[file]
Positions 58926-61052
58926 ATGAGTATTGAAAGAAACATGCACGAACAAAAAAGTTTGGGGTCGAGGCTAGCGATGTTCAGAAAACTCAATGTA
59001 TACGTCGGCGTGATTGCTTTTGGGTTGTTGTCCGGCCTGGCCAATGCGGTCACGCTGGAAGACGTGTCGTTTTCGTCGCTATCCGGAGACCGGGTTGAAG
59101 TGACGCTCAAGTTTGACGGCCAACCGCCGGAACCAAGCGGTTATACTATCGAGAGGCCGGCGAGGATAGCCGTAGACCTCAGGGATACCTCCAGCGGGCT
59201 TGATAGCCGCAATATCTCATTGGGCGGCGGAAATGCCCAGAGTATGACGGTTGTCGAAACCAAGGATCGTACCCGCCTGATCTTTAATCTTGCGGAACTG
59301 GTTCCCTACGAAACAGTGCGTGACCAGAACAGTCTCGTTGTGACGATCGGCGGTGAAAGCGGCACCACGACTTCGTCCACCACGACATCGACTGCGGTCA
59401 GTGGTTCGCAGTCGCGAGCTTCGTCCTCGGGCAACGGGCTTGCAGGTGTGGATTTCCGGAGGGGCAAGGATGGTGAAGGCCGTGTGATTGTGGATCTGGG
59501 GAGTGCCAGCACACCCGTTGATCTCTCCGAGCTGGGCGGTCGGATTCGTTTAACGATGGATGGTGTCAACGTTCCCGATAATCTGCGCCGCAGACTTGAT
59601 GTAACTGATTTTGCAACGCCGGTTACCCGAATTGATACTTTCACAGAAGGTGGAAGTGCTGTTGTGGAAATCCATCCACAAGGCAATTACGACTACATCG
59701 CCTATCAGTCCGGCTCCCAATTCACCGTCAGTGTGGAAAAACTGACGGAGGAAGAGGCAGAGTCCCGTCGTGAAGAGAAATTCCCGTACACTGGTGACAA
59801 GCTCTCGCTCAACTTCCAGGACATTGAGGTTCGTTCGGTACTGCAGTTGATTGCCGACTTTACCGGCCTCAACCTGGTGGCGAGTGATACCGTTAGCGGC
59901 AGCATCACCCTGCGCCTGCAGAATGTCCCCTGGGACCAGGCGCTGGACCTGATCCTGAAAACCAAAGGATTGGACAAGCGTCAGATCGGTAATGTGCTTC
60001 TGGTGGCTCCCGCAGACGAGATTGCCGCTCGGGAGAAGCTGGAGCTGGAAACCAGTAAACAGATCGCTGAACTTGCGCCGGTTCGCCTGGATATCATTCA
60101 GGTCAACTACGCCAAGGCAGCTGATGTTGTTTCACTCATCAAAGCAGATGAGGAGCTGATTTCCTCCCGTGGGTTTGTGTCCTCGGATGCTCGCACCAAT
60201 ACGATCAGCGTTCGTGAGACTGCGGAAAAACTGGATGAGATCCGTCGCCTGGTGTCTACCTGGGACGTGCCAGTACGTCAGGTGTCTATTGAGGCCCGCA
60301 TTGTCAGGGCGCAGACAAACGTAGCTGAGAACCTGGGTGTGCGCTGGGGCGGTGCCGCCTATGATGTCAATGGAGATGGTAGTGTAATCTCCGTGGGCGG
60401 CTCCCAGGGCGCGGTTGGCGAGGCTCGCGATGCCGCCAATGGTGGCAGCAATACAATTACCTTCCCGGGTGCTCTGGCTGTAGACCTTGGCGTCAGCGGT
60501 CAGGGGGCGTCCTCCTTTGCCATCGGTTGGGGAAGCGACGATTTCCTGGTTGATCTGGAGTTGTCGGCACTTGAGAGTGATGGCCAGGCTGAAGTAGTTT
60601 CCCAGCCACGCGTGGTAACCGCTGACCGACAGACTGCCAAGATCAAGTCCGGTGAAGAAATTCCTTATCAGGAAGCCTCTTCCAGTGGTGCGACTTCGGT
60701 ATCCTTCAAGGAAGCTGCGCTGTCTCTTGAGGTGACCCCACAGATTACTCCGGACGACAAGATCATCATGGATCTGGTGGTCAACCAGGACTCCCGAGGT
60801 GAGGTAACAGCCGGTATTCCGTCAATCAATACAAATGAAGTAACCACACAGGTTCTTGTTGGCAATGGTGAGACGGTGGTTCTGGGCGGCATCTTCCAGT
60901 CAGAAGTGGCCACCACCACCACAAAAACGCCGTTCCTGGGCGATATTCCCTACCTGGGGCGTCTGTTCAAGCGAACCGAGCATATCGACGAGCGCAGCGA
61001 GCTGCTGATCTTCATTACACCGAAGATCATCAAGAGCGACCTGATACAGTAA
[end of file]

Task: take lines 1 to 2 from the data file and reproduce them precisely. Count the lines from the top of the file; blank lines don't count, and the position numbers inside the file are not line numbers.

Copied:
Positions 58926-61052
58926 ATGAGTATTGAAAGAAACATGCACGAACAAAAAAGTTTGGGGTCGAGGCTAGCGATGTTCAGAAAACTCAATGTA